Lastly, a lot of people on Twitter have already said, “I’m in.” Some of those people are: @wordsbykara, @SuprHero, @cheekysu, @hotbirdrunning, @Blanda_Amania, @sarahtbland, @teamoptimus, @therunningwench, @welcometoboston, @CocosFight2BFit, @corriemaeowen, @tryn2bfit and @laidbackchick. If I’ve missed you, please let me know in the comments section below (please include your Twitter handle) or on Twitter and I’ll continue to update this list. If you’re not on Twitter, but want to make this commitment, leave a comment below. Being on Twitter is not a requirement to join in on this.
In the rush of things last week, I let core work slip by, except for a few push-ups on the Bosu ball early in the week. Working out — besides a few runs — was the last thing on my mind. In the course of a week, though, I almost lost focus. I really didn’t want to do anything tonight. But then I remembered that goal I set at the end of February to get to a 2-minute plank.
I hit that goal tonight and then tacked on another 7 seconds, nearly a minute improvement since my initial test just a little more than 4 weeks ago. It felt great and I’m looking forward to continue working on my core. Now I need to set a non-running goal for April.
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Since this is a “Making the Commitment” post I wanted to mention my weight, which I haven’t mentioned in a while. Two weeks ago I was 186.4; I didn’t weigh myself last week. Since weight loss still isn’t a primary goal, I’m not overly worried about these numbers. I feel good; my core is stronger; and my summer shorts fit just fine after this winter.
I knew last summer that I needed to do something else to compliment my running, but I failed miserably at that. Lesson learned. Let’s move on.
Last week for the first time in a long time, I looked forward to do some of the other things that have slowly crept into my workouts in the past few months. In addition to having a good running week — 16 miles complete with speed work and hills — I had a good “other” week.
All told, I did 60 jumping jacks, 50 squats, 72 crunches, 2:40 of plank and 107 push-ups. It was a nice mix of “regular” exercises and doing some of them on the Bosu ball. My max plank was 1:40, which is just 20 seconds away from my goal for this month.
I know I need to do more and I know I can do more, but this is a drastic improvement from what I’m used to. My change in actually looking forward to it is also a major step in the right direction.
As for my other “commitment” post, I weighed in at 187 last week. With weight loss not being a top goal right now, I’m just looking to stay consistent. I am ready to kick soft drinks to the curb again. Since the marathon I fell off the wagon. It hasn’t been all that bad, but it stops today. No more soft drinks until I feel like I’ve done something good enough to reward myself.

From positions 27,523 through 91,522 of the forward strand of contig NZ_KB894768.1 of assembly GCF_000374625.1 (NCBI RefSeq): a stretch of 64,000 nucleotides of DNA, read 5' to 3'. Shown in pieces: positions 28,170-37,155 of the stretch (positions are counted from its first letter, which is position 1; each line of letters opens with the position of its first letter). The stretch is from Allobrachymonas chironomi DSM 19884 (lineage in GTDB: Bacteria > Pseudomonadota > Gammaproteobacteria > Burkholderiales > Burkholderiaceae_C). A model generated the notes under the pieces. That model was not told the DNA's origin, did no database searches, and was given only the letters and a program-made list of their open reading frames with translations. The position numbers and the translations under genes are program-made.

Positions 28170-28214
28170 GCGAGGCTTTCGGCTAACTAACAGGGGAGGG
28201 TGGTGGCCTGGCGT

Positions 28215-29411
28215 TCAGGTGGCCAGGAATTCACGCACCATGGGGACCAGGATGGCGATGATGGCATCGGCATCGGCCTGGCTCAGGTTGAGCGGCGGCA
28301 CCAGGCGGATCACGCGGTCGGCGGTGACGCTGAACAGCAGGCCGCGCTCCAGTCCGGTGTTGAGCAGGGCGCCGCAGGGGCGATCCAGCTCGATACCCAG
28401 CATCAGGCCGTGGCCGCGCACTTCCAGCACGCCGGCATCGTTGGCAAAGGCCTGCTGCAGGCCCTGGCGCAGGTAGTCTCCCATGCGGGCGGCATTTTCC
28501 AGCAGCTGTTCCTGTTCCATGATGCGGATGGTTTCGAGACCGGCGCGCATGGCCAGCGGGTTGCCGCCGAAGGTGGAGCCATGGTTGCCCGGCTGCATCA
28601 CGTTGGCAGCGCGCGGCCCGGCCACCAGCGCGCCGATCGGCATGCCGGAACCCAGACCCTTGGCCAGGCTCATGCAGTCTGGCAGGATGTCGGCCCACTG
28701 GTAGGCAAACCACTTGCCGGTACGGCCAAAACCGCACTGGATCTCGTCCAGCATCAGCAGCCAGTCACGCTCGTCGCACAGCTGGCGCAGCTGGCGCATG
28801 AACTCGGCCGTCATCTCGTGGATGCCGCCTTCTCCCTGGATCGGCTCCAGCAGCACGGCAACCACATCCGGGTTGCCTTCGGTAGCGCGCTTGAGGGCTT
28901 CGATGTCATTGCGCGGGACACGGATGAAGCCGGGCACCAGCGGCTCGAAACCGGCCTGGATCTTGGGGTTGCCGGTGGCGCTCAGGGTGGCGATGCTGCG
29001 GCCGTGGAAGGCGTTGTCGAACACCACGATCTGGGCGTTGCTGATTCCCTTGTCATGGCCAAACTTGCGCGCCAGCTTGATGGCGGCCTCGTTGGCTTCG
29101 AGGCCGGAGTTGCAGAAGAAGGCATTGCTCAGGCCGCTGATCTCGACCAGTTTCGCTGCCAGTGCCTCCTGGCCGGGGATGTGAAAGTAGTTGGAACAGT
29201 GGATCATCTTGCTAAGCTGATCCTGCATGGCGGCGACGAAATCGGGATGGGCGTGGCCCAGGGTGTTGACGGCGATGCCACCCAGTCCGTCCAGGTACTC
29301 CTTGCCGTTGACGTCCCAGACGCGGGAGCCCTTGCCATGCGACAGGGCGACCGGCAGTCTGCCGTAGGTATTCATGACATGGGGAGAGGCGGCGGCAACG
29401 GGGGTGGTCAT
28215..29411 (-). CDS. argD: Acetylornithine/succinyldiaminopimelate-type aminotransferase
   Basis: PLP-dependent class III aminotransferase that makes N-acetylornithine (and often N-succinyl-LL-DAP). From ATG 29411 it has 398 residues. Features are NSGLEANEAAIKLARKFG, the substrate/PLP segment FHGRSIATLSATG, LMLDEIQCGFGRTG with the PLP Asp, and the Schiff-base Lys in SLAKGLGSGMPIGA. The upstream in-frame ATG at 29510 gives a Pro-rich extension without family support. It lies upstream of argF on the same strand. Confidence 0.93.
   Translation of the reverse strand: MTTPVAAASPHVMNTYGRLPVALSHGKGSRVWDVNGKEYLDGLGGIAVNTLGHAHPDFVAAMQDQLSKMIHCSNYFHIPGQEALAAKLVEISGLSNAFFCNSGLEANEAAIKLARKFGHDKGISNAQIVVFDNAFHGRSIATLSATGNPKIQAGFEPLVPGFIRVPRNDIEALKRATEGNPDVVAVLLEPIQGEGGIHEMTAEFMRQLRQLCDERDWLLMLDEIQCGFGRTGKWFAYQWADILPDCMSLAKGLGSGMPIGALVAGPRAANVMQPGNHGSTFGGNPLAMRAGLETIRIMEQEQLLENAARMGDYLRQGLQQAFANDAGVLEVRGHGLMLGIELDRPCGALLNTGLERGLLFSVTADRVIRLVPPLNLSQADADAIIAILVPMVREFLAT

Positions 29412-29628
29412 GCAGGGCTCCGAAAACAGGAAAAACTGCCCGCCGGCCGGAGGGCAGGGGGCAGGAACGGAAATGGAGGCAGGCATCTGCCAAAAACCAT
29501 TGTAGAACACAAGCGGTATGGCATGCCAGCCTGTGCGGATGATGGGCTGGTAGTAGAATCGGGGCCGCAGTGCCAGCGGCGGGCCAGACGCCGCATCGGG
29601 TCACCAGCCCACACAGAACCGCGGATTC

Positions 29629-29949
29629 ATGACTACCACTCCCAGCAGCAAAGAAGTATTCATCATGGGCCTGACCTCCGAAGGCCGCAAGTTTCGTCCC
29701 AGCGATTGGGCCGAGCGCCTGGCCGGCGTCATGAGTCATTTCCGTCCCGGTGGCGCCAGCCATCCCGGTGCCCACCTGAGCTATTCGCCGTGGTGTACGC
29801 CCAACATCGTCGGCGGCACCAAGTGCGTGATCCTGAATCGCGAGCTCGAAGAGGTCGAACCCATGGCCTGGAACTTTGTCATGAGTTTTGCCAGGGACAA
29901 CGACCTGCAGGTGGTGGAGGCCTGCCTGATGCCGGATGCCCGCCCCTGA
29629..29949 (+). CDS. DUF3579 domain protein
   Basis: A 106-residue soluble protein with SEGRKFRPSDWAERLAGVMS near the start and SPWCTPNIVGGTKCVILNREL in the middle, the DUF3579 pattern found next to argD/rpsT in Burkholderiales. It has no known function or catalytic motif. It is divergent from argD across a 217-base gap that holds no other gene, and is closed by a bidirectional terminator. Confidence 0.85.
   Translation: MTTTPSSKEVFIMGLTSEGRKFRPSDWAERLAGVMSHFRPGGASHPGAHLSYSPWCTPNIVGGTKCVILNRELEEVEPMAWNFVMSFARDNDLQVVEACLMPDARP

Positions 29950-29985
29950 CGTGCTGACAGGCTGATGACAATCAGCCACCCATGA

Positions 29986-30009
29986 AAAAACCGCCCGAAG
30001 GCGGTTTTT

In seven-plus years of running, plus on and off running in high school 15-plus years ago, one thing that’s never really come up is my running form. Through various training groups and through my own research dealing with injuries, I’ve rarely been concerned about the way I run and never been told to do anything too different. This time around though, it’s different.
As I was running through my ITB injury back in October, I started to think about what had gone wrong. My mileage build-up was fine and I didn’t do anything drastically different in the few weeks leading up to when the problem started. So through various conversations with much more experienced runners, many Google searches and reading excerpts in books, it’s come down to this — my form.
Brandon over at A Healthy Dad wrote about this subject the other day. After I read his post I was reassured that some work I’ve been doing recently was the right thing. I’m not sure why I’ve kind of kept this to myself, but since I got back to running more than a mile at a time, I’ve been working on my cadence. Simply put, to be more effective with running, shorter strides are better. More foot strikes actually leads to less impact with the ground. Sounds weird, right?
Of course I’ve heard this over the years, but I didn’t need to change my form, right? I’ve gradually gotten faster over time and bought shoes people told me to buy, so there was never a need to worry about it. But I think I’ve been wrong about it for a long time and my ITB issue this time around was a big enough wake-up call to change the way I run.
I’m not there yet. I feel far from it. On today’s pretty good 5.1-mile run, I counted my foot strikes twice with one foot — 80 and 82. I have no idea if for my height (5 foot, 10 inches) and weight (186.8 this week, no need for a post on it) if this is good or if I need to continue to work on it. This was for my normal, everyday pace run around 9 minutes a mile. Since I run on so many hills, I need to check my foot strikes on hills, on faster runs, etc.
I do feel like I’m working those uphills the best I have in a while. They feel better than what they did before my injury. Downhills are still iffy, but I think it’s a mental thing. I was going down a nice big hill in October when the pain first hit.
After every injury I’ve had, I feel like I come back stronger and a little bit smarter. This time around, I’m even more confident that I’ll come back stronger and smarter than ever before. It’s just a constant work in progress.